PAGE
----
A first for Ecuador

Categories: Education.

On the 10th of March 2017 I was privileged to be part of a packed auditorium listening to Prof Michelle Grunauer give the first talk on Paediatric Palliative Care ever to be delivered in a Paediatric Conference in Ecuador. The 19th Ecuadorian National Paediatric Congress was attended by about 800 child health professionals from across the country with speakers from across South America, the USA, Spain and myself from South Africa.

There was unfortunately no translation from Spanish in to English in this session, but I could see from the expressions on the faces of members of the audience and the flashes of cell phone cameras going off, that it was a presentation that was having an impact. It was a humbling moment for me to see one of my former UCT Palliative Medicine Diploma student so confidently talking about the principles of Paediatric Palliative Care that we had covered in class. Her talk was beautifully illustrated with photographs taken by Renee C Byer who had won the Pulitzer Prize in 2007 for an intimate portrayal of a single mother and her young son Derek as he loses his battle to cancer.

End-of-life care roundtable
We had two further Palliative Care sessions in the conference. The first was a roundtable with Prof Grunauer, Dr Phoebe Yager, an intensivist from Boston Massachusetts; Dr Renana Orellana, an Intensivist from Texas Children’s hospital and myself. The topic of discussion was end-of-life care in the Paediatric ICU setting. It was remarkable to see how similar the issues were for all of us across three different continents and how much the audience engaged in the discussions (in Spanish and English this time with translation).

No oral morphine syrup
The final session was a talk I did on Pain Management in Children. For Ecuadorian paediatricians this is not easy. Despite the availability of intravenous opioids in hospitals in Ecuador there is unfortunately no oral morphine syrup available in the country. This means that children either end up spending months in hospitals or end up having sub-optimal pain relief at home. Prof Grunauer has been advocating for years to make oral morphine available and although she is still sceptical about the government’s promise to change this, I hope her hard work will pay off soon.

Pre conference workshop
And speaking of hard work, not only is my colleague Michelle the head of the intensive care unit in her hospital in Quito, she is also the Dean of the Medical School at the Universidad San Francisco de Quito. Two days before the conference she was not only running an Advanced Paediatric Life Support course but her and I also presented a one day pre-conference workshop on the basics of Paediatric Palliative Care. Our workshop was attended by 62 participants mostly consisting of medical students but also paediatricians.

A highlight for me in the workshop was being able to use their state of the art teaching lab and programmable teaching dolls that enabled me to do a simulated case study of a child with metastatic osteosarcoma needing pain relief and dyspnoea control. Using a remote-control I was able to decrease the child’s heart rate and stop his groaning in pain once I was satisfied that the students had sufficiently managed his dyspnoea and started a morphine infusion.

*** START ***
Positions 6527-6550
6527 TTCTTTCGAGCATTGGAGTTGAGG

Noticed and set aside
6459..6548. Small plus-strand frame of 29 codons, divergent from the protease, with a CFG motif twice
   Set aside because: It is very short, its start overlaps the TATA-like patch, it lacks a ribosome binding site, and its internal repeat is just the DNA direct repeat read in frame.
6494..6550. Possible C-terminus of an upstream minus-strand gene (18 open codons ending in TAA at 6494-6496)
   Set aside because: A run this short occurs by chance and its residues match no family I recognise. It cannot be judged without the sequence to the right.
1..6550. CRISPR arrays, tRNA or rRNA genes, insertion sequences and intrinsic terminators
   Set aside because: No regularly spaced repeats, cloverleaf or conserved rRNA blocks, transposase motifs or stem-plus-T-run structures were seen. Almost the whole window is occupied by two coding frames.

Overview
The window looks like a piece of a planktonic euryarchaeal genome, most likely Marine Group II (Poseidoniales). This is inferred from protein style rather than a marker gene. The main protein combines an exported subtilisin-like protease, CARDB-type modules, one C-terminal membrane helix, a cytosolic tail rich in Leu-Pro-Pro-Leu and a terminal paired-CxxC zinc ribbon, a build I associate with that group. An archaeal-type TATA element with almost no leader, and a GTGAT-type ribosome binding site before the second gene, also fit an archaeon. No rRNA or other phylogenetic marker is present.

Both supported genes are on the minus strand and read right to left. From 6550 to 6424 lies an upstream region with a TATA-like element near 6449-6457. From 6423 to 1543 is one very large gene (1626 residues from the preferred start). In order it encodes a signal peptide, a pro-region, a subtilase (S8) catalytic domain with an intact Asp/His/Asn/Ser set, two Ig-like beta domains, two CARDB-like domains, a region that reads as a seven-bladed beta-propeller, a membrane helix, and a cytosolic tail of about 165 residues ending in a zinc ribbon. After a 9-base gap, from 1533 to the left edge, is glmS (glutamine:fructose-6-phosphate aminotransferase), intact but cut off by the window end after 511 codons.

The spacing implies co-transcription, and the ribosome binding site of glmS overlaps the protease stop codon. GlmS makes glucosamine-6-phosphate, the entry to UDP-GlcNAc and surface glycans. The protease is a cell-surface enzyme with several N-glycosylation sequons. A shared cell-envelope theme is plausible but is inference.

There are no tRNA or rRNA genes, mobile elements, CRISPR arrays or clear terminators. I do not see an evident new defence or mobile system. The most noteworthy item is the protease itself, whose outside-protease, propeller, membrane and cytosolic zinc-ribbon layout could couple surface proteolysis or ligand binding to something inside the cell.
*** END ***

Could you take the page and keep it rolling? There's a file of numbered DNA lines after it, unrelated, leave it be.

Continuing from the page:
Apart from all the teaching, I also had the opportunity to do some touristy things. This included going to the middle of the world and standing over the equator, driving past rows of beautiful rose merchants, seeing massive volcanoes and a lake formed by the melting of a glacier millions of years ago and being awestruck by the delicate gold filigree work in the interior of churches in the historic centre of Quito.

Book for earthquake survivors 
The beauty of the highlands belies the devastation the country experienced in its coastal towns and cities almost a year ago when Ecuador was hit by an earthquake that killed over 676 people and left 16,600 injured. Prof Grunauer was heavily involved in the rescue and relief operations providing medical support to the victims and survivors. She was also part of a team that developed a children’s story book that was used to support children who had survived the earthquake. The book used a palliative care approach and included topics such as dealing with grief, maintaining hygiene, preventing abuse and getting back to school.

It is such a pleasure and joy to have students such as Prof Grunauer from whom I have learnt so much. As the Paediatric Palliative Care pioneer for Ecuador I know that Michelle has many more projects up her sleeve that will have long lasting impact in the region…..watch this space!

Dr Michelle Meiring is a Paediatrician living in Cape Town, South Africa, with a special interest in Palliative Care and Chronic Pain management in children. She is the director of PaedsPal and Chairperson of PatchSA. A keen teacher, Dr Meiring has been involved in the development of paediatric palliative care courses through the Hospice Palliative Care Association of SA (HPCA) and convenes the paediatric elective of the Post-Graduate Diploma in Palliative Medicine at the University of Cape Town.

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